- If there is suspicion of fraud or you don’t file a tax return at all, there is no time limit for the IRS.
Also, it is important to know that the statue of limitation does not begin until the tax return is filed and if the return is considered fraudulent there is no limitation on when the records can be summoned.
Even with the statute of limitation, there are records that do not have to be maintained for more than a year, some three years, other seven years, and certain documents need to be permanently maintained. You should keep some records indefinitely, such as property records, since you may need them to prove the amount of gain or loss if the property is sold.
There is a need to use common sense to find the balance between keeping too much and not keeping records long enough. For specific information please seek the advice of your accountant or tax advisor since business requirements can vary.
Maintain a Master List & Identify Each Stored Box
Keep the following documents for a minimum of three years:
- Bank Reconciliations and Statements
- Canceled Checks
- Correspondence with customers and vendors
- Duplicate bank deposit slips
- Employment applications
- Monthly accounts receivable and accounts payable aging reports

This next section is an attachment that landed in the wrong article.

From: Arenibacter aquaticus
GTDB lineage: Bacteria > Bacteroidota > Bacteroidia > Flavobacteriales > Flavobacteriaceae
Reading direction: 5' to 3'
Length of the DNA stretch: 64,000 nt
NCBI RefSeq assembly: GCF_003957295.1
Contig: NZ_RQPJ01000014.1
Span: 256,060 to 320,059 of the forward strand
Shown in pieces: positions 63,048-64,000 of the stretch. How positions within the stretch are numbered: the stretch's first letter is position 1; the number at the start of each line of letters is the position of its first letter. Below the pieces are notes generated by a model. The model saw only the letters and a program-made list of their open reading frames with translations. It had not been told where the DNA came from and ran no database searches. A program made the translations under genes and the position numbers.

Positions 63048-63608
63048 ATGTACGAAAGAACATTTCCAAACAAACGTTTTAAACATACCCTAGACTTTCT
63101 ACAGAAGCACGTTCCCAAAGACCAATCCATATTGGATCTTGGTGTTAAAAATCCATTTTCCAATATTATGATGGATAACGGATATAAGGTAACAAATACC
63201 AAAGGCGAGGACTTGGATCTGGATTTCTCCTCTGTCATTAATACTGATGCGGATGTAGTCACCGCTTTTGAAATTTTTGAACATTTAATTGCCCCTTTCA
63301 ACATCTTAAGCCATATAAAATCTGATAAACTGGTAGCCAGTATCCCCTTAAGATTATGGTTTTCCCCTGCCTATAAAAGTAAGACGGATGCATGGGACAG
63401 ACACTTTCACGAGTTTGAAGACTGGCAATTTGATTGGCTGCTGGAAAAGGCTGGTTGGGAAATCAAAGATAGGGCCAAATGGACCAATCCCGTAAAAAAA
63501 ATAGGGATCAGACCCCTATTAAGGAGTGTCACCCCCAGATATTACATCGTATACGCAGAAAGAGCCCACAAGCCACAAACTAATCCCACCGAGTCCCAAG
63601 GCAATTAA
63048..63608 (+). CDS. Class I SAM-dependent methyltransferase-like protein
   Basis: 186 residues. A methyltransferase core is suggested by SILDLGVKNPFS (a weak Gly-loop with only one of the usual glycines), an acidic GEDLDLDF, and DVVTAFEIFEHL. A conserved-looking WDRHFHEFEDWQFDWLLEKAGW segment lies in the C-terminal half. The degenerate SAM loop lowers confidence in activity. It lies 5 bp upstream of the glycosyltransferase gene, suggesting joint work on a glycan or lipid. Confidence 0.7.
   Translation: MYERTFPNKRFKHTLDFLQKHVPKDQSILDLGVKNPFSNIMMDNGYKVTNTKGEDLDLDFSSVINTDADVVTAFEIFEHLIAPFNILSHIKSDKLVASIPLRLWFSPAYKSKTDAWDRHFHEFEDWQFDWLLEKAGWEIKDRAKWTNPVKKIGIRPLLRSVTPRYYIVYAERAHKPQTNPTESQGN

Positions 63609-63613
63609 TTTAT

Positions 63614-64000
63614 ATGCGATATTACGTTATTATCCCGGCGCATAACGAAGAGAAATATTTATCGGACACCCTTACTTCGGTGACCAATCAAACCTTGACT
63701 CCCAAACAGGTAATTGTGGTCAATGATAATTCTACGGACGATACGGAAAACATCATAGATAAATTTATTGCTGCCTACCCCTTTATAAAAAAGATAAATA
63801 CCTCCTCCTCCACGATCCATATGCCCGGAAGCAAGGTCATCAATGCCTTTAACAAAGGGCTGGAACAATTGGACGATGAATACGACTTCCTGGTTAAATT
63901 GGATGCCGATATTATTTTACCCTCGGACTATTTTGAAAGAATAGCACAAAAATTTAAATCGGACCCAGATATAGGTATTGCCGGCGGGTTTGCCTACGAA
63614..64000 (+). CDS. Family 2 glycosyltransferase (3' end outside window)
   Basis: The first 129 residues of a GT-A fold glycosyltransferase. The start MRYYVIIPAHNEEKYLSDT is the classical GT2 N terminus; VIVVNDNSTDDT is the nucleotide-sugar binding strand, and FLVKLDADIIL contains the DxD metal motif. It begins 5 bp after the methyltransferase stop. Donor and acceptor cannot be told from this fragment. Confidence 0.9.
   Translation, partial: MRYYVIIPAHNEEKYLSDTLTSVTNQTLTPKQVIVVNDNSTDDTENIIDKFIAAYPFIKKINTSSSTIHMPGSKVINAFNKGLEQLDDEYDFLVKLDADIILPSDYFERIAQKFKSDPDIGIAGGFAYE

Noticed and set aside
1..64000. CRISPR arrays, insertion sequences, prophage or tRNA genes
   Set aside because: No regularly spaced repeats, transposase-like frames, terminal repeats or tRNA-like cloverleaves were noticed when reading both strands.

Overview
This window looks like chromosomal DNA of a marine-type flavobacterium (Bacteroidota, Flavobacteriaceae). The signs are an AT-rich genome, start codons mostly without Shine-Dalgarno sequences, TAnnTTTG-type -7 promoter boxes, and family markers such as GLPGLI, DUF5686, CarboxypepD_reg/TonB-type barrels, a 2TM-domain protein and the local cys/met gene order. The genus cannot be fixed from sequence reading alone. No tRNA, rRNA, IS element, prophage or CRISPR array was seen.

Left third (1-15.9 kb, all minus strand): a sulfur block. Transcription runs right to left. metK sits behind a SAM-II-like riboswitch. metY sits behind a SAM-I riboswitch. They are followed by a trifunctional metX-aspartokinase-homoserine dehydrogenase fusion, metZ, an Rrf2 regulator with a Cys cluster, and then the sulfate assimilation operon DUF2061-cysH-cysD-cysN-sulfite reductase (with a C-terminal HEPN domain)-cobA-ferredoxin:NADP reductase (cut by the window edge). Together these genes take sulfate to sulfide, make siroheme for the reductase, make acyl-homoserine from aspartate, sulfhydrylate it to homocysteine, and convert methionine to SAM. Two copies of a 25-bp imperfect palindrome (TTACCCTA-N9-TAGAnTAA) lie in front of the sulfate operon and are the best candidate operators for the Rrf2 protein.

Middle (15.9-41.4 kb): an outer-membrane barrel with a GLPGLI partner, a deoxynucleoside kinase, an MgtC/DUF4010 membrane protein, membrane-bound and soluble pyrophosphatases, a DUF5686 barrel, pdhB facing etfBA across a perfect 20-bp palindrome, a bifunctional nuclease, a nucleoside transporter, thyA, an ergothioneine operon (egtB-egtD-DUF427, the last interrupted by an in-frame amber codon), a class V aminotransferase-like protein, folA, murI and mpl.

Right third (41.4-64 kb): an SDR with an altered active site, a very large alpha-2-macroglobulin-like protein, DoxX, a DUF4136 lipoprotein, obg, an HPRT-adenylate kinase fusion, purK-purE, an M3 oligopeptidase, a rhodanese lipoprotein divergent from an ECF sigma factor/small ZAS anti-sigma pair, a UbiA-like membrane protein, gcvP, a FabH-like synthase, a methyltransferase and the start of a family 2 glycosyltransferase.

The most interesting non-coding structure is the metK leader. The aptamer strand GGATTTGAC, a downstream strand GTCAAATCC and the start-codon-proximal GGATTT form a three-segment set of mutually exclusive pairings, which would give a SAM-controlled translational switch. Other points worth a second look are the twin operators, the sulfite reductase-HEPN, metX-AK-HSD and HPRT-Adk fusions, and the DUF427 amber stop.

- Petty cash vouchers
- Physical inventory tags and records
- Purchase orders and receiving reports
- Sales Records and Journals
Keep the following documents for a minimum of seven years:
- Accounts receivable and accounts payable ledgers
- Accounts receivable and accounts payable year end aging reports
- Bank statements
- Canceled checks
- Customer invoices
- Expired Contracts & Leases
- Interim financial statements (monthly or quarterly)
- Inventory summaries
- Loan payments and schedules
- Payroll Records & Tax Returns
- Time Sheets
- Personnel records after termination
- Vendor invoices
- Vouchers for Payment to Employees for Reimbursements, Allowances, etc.
- Sales Tax Returns – State regulations vary. Check with your tax advisor for the required retention period for returns and supporting documentation.
Keep the following documents in a permanent file indefinitely:
- Annual financial statements
- Contracts & Leases Still in Effect